In an essay called “How the Stories We Tell Ourselves Control Our Lives,” writer Peter Crone suggests that these kinds of knee-jerk reactions could be caused by something called “ego blind spots.” I like this idea, and I like the idea that they could be torn out. Or at least monitored with an elaborate system of side-view mirrors.Read More
My phone rang promptly at 11 a.m. On the other end was a woman who, like many of the people I work with, was struggling with a number of things in life. Her predominant issue was the seemingly ever-increasing occurrence these days of a constant albeit mild anxiety.Read More
Peter Crone’s sole goal is helping people understand how their own perceptions and their own self-limiting beliefs and words have shaped their reality—a reality that might not actually jive with a more objective and less distorted point of view.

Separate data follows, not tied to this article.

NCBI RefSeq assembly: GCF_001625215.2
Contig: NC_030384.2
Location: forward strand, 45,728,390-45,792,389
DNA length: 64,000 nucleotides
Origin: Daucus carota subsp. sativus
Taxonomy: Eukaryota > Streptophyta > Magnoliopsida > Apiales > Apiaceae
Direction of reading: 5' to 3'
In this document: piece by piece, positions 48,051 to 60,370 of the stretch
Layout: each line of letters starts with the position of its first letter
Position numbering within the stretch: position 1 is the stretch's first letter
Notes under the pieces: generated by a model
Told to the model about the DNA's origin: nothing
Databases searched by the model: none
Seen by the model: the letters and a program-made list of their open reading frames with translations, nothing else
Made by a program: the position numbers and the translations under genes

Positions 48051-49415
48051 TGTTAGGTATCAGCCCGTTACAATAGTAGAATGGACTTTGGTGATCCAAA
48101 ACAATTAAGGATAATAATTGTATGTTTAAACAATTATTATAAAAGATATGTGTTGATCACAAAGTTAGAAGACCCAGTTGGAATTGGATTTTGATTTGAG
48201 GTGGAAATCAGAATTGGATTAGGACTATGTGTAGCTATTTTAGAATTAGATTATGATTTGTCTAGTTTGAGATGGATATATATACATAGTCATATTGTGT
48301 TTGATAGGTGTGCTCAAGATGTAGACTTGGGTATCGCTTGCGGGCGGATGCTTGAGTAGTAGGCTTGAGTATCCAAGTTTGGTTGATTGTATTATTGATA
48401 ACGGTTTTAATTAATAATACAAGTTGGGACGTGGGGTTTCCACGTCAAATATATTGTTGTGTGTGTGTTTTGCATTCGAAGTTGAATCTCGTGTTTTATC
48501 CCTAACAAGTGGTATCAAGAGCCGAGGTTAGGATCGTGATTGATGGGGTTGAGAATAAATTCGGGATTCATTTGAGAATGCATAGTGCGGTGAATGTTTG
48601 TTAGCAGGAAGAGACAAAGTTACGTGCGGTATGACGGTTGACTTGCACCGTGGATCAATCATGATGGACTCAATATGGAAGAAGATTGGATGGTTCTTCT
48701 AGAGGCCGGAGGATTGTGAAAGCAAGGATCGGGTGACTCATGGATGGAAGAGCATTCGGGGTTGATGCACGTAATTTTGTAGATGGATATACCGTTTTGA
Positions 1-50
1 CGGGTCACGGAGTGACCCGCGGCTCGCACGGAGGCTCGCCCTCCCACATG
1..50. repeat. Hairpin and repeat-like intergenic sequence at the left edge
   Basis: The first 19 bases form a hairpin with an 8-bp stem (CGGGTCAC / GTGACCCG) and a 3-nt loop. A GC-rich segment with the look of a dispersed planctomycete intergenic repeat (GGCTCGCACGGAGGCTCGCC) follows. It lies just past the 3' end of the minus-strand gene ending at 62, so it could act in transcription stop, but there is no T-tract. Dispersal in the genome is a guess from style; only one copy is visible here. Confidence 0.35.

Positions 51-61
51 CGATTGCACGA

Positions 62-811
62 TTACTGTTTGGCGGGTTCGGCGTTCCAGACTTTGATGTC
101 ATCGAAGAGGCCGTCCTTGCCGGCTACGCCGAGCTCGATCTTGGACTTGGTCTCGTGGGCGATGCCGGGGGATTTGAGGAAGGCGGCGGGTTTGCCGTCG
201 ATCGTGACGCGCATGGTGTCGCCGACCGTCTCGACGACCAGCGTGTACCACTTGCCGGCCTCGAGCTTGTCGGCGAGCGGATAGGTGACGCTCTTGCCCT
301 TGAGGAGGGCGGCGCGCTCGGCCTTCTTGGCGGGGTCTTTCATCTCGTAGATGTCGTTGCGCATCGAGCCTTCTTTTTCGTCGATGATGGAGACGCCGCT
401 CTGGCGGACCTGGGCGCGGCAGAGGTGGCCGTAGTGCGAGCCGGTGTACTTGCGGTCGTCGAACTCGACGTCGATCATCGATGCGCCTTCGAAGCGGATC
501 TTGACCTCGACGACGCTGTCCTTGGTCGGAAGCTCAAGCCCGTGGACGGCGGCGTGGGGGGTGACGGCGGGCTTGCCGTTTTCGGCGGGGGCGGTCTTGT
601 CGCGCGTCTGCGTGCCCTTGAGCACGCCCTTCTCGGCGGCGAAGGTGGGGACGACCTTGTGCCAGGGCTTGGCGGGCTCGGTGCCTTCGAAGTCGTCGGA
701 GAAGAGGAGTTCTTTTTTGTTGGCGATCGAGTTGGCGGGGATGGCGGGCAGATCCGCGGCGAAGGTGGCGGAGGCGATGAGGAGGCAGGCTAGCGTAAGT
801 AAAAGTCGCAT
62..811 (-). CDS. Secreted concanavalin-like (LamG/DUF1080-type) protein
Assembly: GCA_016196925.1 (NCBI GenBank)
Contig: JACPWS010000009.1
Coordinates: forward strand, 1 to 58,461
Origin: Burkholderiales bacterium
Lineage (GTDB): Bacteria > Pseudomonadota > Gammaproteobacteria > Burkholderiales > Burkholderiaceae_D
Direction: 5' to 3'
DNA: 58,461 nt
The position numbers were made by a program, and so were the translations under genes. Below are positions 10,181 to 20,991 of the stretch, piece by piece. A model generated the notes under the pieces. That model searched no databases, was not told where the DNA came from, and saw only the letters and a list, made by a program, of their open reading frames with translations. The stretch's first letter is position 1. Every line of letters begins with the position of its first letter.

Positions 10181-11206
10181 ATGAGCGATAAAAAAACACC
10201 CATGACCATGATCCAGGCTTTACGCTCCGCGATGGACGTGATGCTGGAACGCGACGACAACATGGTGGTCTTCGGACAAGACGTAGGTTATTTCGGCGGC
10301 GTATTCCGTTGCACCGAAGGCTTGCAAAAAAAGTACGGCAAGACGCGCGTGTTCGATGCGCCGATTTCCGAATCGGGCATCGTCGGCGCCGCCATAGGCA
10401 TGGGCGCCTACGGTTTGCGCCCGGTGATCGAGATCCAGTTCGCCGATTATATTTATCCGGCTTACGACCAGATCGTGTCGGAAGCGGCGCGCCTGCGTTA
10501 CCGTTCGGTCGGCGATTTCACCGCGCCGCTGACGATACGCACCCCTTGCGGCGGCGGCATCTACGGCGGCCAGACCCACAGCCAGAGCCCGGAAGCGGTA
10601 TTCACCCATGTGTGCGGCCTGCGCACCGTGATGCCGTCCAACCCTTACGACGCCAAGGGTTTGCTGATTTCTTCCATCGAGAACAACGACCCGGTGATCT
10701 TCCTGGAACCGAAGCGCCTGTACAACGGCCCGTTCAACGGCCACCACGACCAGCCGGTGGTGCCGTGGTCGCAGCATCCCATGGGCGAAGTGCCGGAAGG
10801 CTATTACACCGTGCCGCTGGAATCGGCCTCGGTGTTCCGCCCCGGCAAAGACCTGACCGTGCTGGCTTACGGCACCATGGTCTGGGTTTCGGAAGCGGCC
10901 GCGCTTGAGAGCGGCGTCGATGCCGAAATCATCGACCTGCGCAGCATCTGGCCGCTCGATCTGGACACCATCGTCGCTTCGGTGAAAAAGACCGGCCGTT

Crone, who also works with Major League Baseball’s Arizona Diamondbacks, Hollywood actors and businessmen, says his mission involves "helping people realize their potential and I do it by removing the constraints of their mind." In other words, he helps people get out of their own way.Read More
Crone told me, "When you get to a place like Paul of self worth where you realize your value and self acceptance, then you're not trying to figure out what people think or what the future holds; you're simply where you are. It really does become very straightforward."Read More
“Golf is analogous to life,” says Peter Crone, founder of Be Alive, Inc, who has helped PGA and LPGA players harness mental energy to improve their games. “The degree to which someone is focused on the past and future is the degree to which they're not focused on what they're doing now.”Read More
He credits his mental turnaround to a conversation he had early in camp with Peter Crone, the Diamondbacks' mental skills coach. Montero said he had become afraid of failure, and Crone urged him to cut himself some slack, to allow himself some room to fail.Read More